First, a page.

The union that has suffered the most murders this year is FENSUAGRO, Colombia’s largest union for farm workers. Five of its members in Toribio and Miranda, in Cauca state, have been killed. The attacks on FENSUAGRO have been so violent that Leo Girard, president of the United Steel Workers, wrote a letter on behalf of his union and the UK union UNITE, to the Colombian government demanding that they stop.
FENSUAGRO’s involvement in the Patriotic March peace process, Girard says, has made it a target “for extreme violence, including the assassination of its leaders, because of both its labor and peace activism. In some cases, it appears that the Colombian military itself may be involved in this violence against FENSUAGRO.”
In one incident, union activist Gerardo Martinez was killed just outside an army camp. “His body was found the following day on a nearby farm,” Girard says. “He had been shot five times, twice in the head, and his body showed signs of having been tortured before being murdered.” Later that month Gustavo Londono, head of the union’s human rights department, was shot as well.
To Edgar Paez, SINALTRAINAL’s international representative, “the paramilitaries are a project of the state to protect transnational corporations in Colombia. That means getting rid of unions and anyone else speaking up to protest. If you look at who the victims are, you find leaders of social protests, unionists, defenders of human rights, women. Anyone who raises their voice with a different vision is a candidate for assassination.” The objective, he says, is “a much more favorable environment for the exploitation of our natural resources and our labor force. But by strengthening our ties with the Steel Workers and the AFL-CIO, we’re giving our own global answer to the globalization of the corporations.”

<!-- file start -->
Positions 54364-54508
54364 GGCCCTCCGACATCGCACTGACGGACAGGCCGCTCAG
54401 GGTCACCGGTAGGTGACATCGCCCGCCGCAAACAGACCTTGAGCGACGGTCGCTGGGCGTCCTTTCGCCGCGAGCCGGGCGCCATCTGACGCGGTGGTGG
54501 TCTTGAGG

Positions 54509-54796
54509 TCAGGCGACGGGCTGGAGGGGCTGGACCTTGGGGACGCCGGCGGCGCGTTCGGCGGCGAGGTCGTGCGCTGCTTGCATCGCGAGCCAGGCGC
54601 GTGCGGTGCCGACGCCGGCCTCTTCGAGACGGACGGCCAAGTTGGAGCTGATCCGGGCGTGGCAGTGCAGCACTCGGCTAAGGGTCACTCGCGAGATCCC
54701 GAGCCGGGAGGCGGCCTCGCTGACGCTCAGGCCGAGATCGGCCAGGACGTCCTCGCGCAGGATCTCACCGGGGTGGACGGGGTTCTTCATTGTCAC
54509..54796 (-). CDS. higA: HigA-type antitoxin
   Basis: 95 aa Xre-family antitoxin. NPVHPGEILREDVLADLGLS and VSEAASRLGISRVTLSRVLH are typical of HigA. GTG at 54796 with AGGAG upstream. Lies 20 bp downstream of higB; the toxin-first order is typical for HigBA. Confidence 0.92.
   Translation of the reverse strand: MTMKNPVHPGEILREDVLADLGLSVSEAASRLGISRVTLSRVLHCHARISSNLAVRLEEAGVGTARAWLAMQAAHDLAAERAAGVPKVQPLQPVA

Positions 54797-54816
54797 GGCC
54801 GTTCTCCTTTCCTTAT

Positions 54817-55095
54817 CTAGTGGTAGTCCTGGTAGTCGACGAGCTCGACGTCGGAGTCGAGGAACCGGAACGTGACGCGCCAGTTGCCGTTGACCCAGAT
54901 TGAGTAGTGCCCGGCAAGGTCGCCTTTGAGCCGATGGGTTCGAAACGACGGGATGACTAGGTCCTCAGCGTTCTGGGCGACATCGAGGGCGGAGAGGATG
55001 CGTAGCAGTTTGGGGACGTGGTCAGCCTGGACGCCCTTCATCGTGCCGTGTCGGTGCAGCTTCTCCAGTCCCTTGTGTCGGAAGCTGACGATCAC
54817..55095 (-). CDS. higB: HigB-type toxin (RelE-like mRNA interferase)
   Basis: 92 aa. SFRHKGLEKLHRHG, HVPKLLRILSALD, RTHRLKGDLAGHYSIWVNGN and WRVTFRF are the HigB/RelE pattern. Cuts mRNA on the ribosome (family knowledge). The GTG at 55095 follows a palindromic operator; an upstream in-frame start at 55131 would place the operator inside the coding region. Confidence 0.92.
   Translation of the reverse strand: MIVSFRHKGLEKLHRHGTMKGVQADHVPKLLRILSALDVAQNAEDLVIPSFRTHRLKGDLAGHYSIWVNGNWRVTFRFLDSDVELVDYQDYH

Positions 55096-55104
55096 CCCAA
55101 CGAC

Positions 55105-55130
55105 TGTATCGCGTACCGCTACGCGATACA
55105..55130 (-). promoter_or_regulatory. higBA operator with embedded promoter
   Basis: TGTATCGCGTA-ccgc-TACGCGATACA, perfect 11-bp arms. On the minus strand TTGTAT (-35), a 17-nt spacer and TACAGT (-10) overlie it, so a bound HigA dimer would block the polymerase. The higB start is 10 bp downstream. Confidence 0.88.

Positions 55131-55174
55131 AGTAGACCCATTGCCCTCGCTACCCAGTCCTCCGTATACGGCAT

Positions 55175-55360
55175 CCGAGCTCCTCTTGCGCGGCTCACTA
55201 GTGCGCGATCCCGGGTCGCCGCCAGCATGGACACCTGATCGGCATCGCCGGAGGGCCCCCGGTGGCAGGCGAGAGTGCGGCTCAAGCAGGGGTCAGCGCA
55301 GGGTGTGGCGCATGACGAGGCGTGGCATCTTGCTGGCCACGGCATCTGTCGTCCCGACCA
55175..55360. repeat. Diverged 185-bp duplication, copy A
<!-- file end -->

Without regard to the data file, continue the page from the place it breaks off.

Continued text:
The stakes have never been higher (and our need for your support has never been greater).
For over two decades, Truthout’s journalists have worked tirelessly to give our readers the news they need to understand and take action in an increasingly complex world. At a time when we should be reaching even more people, big tech has suppressed independent news in their algorithms and drastically reduced our traffic. Less traffic this year has meant a sharp decline in donations.
The fact that you’re reading this message gives us hope for Truthout’s future and the future of democracy. As we cover the news of today and look to the near and distant future we need your help to keep our journalists writing.
Please do what you can today to help us keep working for the coming months and beyond.